Local software developers in the financial sector are in high demand as they capitalise on expertise from operating in one of the most sophisticated banking and advanced mobile tech environments.
South African software developers that service the financial sector are in high demand locally and internationally as they capitalise on expertise gleaned from operating in one of the most sophisticated banking and advanced mobile tech environments in the world.
The country’s highly progressive banking system, good technical skills, mobile know-how and competitive pricing are making it an important destination for international fintech software development.
The mobile space particularly is growing increasingly important as consumers around the world perform more financial transactions from their mobile devices.
Local financial services organisations are leading the way in demonstrating how these mobile apps can be functional, transactional and secure.
“South Africa has a developed banking system, and our mobile technology is equally modern. Put that together with innovative software developers, and you have a combination that’s ready to take on the world,” says Martin Dippenaar, CEO of Cape Town software developers, Global Kinetic.
“We spend a lot of time abroad, building products, which gives us a good perspective on the state of banking in other regions too,” adds Dippenaar.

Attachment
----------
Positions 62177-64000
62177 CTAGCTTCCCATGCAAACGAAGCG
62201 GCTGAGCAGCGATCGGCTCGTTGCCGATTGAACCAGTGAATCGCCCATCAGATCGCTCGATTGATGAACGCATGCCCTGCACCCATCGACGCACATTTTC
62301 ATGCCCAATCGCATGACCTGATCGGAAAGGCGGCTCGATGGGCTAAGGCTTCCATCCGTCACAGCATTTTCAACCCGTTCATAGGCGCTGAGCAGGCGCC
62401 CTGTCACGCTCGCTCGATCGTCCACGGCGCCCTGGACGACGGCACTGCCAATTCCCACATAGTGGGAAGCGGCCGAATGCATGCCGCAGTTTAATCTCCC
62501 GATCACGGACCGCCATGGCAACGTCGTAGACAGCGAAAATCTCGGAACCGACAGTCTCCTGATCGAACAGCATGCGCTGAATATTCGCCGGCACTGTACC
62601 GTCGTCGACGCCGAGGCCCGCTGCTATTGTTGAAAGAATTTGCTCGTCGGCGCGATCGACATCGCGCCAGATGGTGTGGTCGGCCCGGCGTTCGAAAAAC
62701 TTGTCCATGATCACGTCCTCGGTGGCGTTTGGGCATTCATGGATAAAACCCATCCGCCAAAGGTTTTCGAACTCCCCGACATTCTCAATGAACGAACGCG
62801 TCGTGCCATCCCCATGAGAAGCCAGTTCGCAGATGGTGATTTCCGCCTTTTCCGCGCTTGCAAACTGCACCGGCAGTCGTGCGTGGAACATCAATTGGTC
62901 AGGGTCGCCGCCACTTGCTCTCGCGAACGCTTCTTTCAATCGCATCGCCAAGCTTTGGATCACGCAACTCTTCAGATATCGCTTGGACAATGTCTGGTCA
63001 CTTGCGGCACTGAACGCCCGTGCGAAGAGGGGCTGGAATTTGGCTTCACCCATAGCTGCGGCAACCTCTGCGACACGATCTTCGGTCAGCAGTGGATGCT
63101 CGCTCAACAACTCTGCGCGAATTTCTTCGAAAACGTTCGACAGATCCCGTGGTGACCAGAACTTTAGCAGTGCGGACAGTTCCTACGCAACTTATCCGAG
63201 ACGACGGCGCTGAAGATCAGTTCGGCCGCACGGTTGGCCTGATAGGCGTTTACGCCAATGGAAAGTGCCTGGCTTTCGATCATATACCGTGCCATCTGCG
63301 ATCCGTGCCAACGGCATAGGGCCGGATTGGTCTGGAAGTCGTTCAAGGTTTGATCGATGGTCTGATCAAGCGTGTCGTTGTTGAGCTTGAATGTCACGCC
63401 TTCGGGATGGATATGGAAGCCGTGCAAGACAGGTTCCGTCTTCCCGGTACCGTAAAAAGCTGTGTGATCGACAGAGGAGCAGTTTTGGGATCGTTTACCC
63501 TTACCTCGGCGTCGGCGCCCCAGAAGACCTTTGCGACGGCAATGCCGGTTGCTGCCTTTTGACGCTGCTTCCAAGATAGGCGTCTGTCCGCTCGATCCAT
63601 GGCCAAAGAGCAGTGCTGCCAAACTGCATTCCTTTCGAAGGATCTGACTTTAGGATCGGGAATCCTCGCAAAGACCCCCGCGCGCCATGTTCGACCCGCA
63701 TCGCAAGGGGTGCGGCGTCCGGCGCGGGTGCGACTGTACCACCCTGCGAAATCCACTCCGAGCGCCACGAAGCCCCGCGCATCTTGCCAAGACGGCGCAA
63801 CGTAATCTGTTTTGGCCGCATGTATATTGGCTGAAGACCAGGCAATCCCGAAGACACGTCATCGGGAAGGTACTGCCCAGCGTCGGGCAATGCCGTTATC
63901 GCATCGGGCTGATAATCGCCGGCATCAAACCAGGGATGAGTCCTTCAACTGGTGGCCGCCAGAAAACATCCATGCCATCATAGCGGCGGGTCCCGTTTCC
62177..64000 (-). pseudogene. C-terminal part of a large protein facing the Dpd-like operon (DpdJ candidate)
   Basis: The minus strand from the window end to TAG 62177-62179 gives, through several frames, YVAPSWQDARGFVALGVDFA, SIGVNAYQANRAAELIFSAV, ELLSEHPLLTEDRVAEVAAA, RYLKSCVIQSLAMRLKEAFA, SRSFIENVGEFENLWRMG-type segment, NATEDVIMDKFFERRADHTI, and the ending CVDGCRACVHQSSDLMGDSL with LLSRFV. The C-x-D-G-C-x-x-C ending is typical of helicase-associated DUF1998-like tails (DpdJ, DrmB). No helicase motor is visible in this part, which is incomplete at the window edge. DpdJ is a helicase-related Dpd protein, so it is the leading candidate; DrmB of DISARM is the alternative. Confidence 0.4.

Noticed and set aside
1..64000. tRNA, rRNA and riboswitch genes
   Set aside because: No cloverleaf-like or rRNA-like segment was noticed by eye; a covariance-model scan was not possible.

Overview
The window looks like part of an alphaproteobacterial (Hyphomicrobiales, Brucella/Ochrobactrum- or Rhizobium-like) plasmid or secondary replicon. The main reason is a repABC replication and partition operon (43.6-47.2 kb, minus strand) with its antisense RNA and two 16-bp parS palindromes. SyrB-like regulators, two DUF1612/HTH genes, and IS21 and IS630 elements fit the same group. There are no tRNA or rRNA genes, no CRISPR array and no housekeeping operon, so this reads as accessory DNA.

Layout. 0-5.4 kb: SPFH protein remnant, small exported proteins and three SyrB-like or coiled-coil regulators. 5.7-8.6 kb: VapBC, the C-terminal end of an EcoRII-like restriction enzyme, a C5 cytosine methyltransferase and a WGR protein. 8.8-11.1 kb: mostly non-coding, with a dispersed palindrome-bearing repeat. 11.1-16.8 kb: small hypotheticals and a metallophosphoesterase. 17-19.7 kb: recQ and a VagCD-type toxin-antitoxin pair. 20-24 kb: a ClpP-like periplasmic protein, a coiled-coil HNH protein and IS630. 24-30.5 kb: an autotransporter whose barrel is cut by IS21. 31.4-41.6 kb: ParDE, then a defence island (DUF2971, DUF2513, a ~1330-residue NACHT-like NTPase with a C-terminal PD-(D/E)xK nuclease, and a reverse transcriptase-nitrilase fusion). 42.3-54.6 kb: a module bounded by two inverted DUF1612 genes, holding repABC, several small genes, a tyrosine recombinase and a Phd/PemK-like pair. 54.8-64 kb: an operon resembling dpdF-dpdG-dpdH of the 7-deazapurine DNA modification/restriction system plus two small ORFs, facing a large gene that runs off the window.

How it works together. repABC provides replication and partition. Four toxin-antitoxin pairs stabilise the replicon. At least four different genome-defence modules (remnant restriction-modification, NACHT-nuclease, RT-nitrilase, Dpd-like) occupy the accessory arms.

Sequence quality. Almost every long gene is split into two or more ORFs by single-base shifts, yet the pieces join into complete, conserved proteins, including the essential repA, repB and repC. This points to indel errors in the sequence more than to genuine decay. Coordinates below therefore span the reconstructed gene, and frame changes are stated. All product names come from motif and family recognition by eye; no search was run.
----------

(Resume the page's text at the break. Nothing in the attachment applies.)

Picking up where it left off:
South Africa has a relatively small banking community of just 13 banks, made up of the big five, and then second tier operators. By comparison, says Dippenaar, there are around 12,000 banks and credit unions in the US, each with separate licences, and operating autonomously.
“We can effect change here in South Africa a lot faster than is possible in such a disparate environment,” he says.
“The US banking system as a whole is also not particularly advanced. For example, around a quarter of all payments in that country happen by cheque. There are few organisations in South Africa still using such a dated process.”
While banking in the US is market-driven, in Europe the impetus behind innovation is spurred by regulation.
“More innovative mobile banking products are likely to come out of Europe in time, as progressive legislation starts to make deployment of mobile banking technology a lot easier there,” says Dippenaar.
In 2018, Europe will introduce the Payment Services Directive 2 (PSD2) protocol. The objective of PSD2 is to standardise the sector and make payments safer, increase consumer protection, and stimulate innovation and competition.
Although all banking apps need to allow users to do similar things like check balances and perform transactions, the real challenge for developers lies in consolidating and standardising the underlying technologies that allow these transactions to be carried out across multiple systems.
Schalk Nolte, CEO of mobile security specialists, Entersekt, based in Stellenbosch, says developing fintech apps requires an understanding of a wide range of issues and disciplines.
“These include regulatory compliance, privacy, accuracy, and protection of personal information. Development needs to be highly secure, super accurate, and involves intensive testing, especially for banking platforms.
“There are huge opportunities for tech companies designing new ways of delivering financial services to end-users,” he says.